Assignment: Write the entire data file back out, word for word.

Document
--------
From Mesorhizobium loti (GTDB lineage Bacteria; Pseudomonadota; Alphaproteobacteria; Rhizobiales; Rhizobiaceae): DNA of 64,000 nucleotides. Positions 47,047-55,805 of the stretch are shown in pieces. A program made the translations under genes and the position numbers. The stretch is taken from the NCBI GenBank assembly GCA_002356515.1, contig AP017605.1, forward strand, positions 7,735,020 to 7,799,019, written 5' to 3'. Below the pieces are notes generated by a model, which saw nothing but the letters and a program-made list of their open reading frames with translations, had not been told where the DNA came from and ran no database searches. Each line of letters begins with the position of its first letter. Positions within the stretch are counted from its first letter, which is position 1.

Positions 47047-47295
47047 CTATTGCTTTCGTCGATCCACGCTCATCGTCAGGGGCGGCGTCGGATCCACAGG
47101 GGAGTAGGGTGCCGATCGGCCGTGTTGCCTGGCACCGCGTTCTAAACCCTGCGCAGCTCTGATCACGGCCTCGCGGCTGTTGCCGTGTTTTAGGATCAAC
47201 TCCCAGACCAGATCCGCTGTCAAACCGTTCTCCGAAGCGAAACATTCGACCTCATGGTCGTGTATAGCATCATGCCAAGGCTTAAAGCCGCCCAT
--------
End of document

From Mesorhizobium loti (GTDB lineage Bacteria; Pseudomonadota; Alphaproteobacteria; Rhizobiales; Rhizobiaceae): DNA of 64,000 nucleotides. Positions 47,047-55,805 of the stretch are shown in pieces. A program made the translations under genes and the position numbers. The stretch is taken from the NCBI GenBank assembly GCA_002356515.1, contig AP017605.1, forward strand, positions 7,735,020 to 7,799,019, written 5' to 3'. Below the pieces are notes generated by a model, which saw nothing but the letters and a program-made list of their open reading frames with translations, had not been told where the DNA came from and ran no database searches. Each line of letters begins with the position of its first letter. Positions within the stretch are counted from its first letter, which is position 1.

Positions 47047-47295
47047 CTATTGCTTTCGTCGATCCACGCTCATCGTCAGGGGCGGCGTCGGATCCACAGG
47101 GGAGTAGGGTGCCGATCGGCCGTGTTGCCTGGCACCGCGTTCTAAACCCTGCGCAGCTCTGATCACGGCCTCGCGGCTGTTGCCGTGTTTTAGGATCAAC
47201 TCCCAGACCAGATCCGCTGTCAAACCGTTCTCCGAAGCGAAACATTCGACCTCATGGTCGTGTATAGCATCATGCCAAGGCTTAAAGCCGCCCAT